MAXIMILIAN FABRYKANT, M.D.
The brittle or labile diabetics pose a difficult problem even to physicians experienced in the treatment of diabetes. Such patients exhibit an extreme instability of their blood glucose regulation and, as previously shown,1 may be subject to pseudohypoglycemic reactions, that is, reactions which occur with normal or elevated blood glucose values and are refractory to carbohydrate administration. Inasmuch as most of our labile diabetics had electroencephalographic abnormalities that could not be ascribed to the immediate hypoglycemic effect of insulin or to diabetes per se, we have been led to the use of anticonvulsive drugs, which have proved highly effective in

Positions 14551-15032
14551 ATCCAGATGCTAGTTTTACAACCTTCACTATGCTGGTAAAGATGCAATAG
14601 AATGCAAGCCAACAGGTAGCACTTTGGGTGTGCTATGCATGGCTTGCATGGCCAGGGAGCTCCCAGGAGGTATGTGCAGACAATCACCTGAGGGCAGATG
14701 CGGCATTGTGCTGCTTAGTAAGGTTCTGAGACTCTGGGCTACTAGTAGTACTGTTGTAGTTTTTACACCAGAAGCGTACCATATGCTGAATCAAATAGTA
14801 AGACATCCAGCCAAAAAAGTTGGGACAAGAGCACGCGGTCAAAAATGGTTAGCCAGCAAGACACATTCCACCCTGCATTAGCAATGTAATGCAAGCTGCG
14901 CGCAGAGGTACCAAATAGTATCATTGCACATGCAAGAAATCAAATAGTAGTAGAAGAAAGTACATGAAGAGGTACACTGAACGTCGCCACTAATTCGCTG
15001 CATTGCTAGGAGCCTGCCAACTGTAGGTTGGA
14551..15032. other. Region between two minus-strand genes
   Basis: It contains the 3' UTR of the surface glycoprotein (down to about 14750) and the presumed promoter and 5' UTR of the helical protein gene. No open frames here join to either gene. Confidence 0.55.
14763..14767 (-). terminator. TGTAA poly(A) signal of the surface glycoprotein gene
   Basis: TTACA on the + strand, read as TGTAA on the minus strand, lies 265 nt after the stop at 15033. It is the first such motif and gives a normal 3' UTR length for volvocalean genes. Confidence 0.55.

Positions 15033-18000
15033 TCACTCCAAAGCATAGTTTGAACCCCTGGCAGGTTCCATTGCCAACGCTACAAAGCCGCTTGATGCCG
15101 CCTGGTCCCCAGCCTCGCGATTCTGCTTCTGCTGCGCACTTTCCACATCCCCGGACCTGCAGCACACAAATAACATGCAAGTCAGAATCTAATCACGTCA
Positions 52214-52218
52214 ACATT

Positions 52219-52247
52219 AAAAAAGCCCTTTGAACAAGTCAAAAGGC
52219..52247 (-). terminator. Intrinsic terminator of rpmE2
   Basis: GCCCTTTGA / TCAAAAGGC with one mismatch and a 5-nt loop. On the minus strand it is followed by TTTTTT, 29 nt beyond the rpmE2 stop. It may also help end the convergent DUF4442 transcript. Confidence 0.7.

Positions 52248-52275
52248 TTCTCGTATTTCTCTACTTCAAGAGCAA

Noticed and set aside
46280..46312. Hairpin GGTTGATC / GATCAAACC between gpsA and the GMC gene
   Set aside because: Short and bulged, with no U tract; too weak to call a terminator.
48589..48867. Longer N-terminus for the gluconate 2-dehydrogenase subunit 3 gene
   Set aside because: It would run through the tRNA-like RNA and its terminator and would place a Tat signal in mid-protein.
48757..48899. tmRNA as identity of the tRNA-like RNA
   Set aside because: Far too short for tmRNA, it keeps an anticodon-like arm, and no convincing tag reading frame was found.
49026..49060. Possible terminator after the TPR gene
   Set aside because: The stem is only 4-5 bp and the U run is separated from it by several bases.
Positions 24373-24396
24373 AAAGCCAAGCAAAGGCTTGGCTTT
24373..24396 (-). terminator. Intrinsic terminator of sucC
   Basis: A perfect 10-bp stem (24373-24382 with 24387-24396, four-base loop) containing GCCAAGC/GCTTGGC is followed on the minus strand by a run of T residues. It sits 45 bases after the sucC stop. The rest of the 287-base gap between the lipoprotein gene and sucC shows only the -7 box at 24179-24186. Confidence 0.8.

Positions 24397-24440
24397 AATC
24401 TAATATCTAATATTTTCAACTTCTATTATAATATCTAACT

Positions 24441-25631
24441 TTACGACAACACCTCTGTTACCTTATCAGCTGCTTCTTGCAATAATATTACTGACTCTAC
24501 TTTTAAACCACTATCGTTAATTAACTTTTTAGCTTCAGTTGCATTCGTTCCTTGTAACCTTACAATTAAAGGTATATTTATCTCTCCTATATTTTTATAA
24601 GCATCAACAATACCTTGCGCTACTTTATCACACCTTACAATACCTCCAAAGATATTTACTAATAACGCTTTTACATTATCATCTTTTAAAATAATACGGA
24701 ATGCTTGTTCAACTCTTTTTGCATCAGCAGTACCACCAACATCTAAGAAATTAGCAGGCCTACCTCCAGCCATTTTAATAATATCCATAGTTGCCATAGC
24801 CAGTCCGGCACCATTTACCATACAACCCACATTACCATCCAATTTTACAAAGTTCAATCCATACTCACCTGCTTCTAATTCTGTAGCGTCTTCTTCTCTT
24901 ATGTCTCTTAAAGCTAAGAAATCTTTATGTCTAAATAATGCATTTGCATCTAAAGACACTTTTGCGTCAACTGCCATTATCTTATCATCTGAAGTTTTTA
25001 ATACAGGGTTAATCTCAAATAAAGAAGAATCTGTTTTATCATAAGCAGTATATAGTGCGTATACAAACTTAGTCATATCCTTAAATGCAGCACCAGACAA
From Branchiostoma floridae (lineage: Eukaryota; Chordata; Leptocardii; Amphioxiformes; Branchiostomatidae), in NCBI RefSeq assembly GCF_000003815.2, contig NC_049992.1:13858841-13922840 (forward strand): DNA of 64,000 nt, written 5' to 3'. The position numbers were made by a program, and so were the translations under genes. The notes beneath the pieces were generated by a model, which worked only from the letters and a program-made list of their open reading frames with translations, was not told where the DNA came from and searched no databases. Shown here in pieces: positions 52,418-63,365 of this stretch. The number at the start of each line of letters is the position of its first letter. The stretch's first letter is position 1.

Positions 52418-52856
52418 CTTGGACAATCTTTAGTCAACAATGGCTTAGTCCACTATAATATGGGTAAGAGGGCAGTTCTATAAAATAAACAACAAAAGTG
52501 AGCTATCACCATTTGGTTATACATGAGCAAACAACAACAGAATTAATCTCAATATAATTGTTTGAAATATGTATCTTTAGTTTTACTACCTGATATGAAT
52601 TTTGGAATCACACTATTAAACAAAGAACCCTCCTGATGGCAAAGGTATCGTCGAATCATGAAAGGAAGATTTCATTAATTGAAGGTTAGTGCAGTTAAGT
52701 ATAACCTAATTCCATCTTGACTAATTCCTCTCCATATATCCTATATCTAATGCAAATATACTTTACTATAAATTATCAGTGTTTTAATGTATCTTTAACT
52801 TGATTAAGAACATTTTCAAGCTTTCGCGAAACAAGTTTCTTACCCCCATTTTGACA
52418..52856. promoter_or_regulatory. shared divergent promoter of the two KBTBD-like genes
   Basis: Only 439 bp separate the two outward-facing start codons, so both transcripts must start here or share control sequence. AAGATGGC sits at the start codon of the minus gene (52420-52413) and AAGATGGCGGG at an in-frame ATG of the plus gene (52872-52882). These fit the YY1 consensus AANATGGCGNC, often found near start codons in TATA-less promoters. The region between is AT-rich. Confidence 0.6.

MAXIMILIAN FABRYKANT. FURTHER STUDIES ON ELECTROCEREBRAL DYSFUNCTION AND THE USE OF ANTICONVULSANTS IN LABILE DIABETES(FURTHER STUDIES ON ELECTROCEREBRAL DYSFUNCTION AND THE USE OF ANTICONVULSANTS IN LABILE DIABETES*). Ann Intern Med. 1953;38:814–823. doi: 10.7326/0003-4819-38-4-814
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Published: Ann Intern Med. 1953;38(4):814-823.
Cardiology, Coronary Risk Factors, Diabetes, Endocrine and Metabolism, Neurology.
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Print ISSN: 0003-4819 | Online ISSN: 1539-3704
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